October/november 1980 | Volume 31, Issue 6
Arkansas saves fragments of the rich but distant past.
There is something almost atavistic in the appeal of an archeological dig. For most people, to hold in the hands a pottery sherd, a flint arrowhead, a piece of bone, or any other artifact of known prehistoric origin is to feel for one quick moment both the excitement and the melancholy suggested by Alfred Lord Tennyson’s phrase, “So sad, so strange, the days that are no more.” Such remnants are all we have and all we will ever know of those shadowy people who came before us; yet, knowing that, we also know that they are as much a part of us as the genes which determine the color of our skin.
However appealing, the experience of digging in and finding such splinters of the past is not, for most of us, easily come by, a fact which makes all the more intriguing a program instituted in the state of Arkansas thirteen years ago. It is called the Arkansas Archeological Survey, and its goal is not merely to locate and examine as many of the state’s archeological sites as possible, but to do so with the cooperation and, whenever feasible, the participation of the citizenry.
And there is work to be done. Arkansas, like the other states of the Mississippi River valley, supported a rich abundance of prehistoric human life—from the ice-age nomads of twelve to thirty thousand years ago to the more sedentary Adena, Hopewellian, and Mississippian cultures that flourished shortly before and for fifteen hundred years after the birth of Christ. These latter were mound builders for both religious and burial purposes, and their legacy of great, rounded, manmade hills became part of the essential geography of the Mississippi River valley and a source of great fascination to those who supplanted the people who had built them— as the illustration on the opposite page dmonstrates.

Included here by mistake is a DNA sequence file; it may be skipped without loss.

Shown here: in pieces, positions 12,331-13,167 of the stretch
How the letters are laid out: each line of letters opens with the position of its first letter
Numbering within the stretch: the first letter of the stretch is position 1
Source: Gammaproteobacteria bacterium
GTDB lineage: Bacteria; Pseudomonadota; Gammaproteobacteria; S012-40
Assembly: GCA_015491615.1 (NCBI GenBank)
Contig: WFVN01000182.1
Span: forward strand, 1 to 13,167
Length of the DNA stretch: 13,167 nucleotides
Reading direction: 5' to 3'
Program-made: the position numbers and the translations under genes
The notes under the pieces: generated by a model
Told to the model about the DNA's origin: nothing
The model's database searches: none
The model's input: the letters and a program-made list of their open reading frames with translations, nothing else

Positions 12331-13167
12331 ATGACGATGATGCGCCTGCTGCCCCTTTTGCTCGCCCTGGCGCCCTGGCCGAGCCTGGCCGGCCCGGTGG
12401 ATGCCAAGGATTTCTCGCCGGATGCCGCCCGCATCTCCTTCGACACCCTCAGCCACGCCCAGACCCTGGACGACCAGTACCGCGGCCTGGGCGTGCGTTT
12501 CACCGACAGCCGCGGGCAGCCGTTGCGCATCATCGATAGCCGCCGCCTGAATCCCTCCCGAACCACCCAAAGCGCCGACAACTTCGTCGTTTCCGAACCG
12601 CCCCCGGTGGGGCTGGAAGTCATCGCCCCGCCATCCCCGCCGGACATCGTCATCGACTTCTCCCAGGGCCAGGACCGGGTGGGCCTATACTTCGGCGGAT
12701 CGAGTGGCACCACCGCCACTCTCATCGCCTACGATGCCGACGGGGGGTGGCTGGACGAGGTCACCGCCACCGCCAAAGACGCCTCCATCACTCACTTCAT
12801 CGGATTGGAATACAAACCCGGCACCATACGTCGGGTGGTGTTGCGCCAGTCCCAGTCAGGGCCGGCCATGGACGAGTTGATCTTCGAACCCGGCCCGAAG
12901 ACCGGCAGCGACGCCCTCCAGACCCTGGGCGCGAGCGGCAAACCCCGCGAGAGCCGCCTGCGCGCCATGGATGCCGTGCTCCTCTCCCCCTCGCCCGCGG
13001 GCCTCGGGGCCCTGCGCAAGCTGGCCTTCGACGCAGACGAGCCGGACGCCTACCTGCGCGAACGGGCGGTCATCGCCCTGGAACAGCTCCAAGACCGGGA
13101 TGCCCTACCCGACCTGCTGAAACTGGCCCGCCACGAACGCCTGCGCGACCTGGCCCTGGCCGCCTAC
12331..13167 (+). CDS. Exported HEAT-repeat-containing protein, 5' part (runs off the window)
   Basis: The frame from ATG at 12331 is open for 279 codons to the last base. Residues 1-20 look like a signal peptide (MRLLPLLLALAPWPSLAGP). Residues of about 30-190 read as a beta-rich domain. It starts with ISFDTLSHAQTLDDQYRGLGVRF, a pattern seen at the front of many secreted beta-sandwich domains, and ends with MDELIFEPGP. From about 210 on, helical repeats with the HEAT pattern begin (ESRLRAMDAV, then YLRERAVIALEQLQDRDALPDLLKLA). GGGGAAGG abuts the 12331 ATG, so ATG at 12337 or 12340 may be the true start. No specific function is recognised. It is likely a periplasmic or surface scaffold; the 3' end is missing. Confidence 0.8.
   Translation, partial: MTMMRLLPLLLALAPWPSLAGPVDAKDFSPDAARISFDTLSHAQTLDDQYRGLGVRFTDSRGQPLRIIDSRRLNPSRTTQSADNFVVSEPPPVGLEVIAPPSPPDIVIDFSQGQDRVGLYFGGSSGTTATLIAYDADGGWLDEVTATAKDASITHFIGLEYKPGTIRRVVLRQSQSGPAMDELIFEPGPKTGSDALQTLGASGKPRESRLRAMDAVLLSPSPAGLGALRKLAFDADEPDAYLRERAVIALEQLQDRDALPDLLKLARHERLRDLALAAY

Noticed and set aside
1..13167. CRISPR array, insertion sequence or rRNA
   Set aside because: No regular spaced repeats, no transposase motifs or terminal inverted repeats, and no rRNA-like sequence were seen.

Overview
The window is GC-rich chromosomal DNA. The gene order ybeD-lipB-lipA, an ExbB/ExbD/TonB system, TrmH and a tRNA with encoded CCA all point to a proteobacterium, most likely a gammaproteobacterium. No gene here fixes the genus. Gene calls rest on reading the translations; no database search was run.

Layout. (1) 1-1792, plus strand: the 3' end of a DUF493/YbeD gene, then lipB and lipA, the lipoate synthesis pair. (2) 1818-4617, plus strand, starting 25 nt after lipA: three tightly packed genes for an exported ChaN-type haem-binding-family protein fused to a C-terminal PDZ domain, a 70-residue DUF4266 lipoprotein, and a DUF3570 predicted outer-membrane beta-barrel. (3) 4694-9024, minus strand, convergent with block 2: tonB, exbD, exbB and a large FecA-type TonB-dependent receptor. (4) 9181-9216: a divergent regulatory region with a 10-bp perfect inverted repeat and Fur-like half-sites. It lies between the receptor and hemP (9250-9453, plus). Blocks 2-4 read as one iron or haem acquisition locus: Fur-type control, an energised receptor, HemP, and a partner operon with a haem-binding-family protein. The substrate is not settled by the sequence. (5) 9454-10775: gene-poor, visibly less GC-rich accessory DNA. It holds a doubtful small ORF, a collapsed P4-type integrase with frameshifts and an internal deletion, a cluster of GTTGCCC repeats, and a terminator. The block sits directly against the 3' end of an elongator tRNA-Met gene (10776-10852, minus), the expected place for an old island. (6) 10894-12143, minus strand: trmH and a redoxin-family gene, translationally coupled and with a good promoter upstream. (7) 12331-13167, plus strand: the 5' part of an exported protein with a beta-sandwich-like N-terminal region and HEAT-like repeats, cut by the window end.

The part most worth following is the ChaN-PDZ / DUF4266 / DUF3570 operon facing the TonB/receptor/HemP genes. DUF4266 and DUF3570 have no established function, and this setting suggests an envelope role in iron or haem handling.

That fascination has spilled over to our own time, in Arkansas quite as intensely as in any other state. In 1960 the Arkansas Archeological Society was formed and immediately began lobbying for the creation of a state-supported archeological survey with sufficient funding and manpower to do justice to the state’s wealth of archeological sites. Seven years later, the survey was a reality, financed by the state and placed under the administrative aegis of the University of Arkansas. It since has set up a program that cooperates closely with educational intitutions around the state, the State Highway Commission, and the Division of State Parks, as well as various federal agencies; has established nine research stations; has acquired a sizable staff, including state archeologists; has recorded more than thirteen thousand sites across the state; and perhaps most important, has publicized iths efforts broadly and created an on-site archeological training program from which anyone with an interest in the past (and a registration fee) can hope to emerge as a certified archeological technician or field archeologist.
What all this can mean in practical terms is perhaps best illustrated by the discovery and excavation of the Ferguson Site near the border fo southern Arkansas. In 1971 two amateur archeologists from Magnolia found a pair of mounds on private land; when they learned that the mounds were soon to be leveled as part of a land-development scheme, they immediately alerted the Arkansas Archeological Survey. When contacted and informed of the site’s importance, the owner of the land halted development plans and allowed the survey to begin a three-year program of excavation. In the first year of work, in 1972, state and university archeologists were joined by no fewer than seventy-six citizen volunteers and trainees in the painstaking work of exposing the mounds, sifting their contents, and cleaning, identifying, dating, and classifying artifacts and human remains. By the end of the project in 1974, many more citizens had joined the effort to learn all that could be learned from what Survey archeologist Neal L. Trubowitz calls “one of the major mound sites in all of Arkansas”—a part of American prehistory that might have disappeared beneath the blade of a bulldozer had it not been for the dedication of a coterie of archeological enthusiasts, a farsighted state government, and a citizenry encouraged and trained to participate in the discovery of the past.
“Such is oft the course of deeds that move the wheels of the world,” J.R.R. Tolkien once wrote. “Small hands do them because they must, while the eyes of the great are elsewhere.” Arkansas citizens may not be moving the wheels of the world, but they have gone a long way toward giving us some of the more eloquent bits and pieces of those vanished societies in whose lives we may find a measure of our own.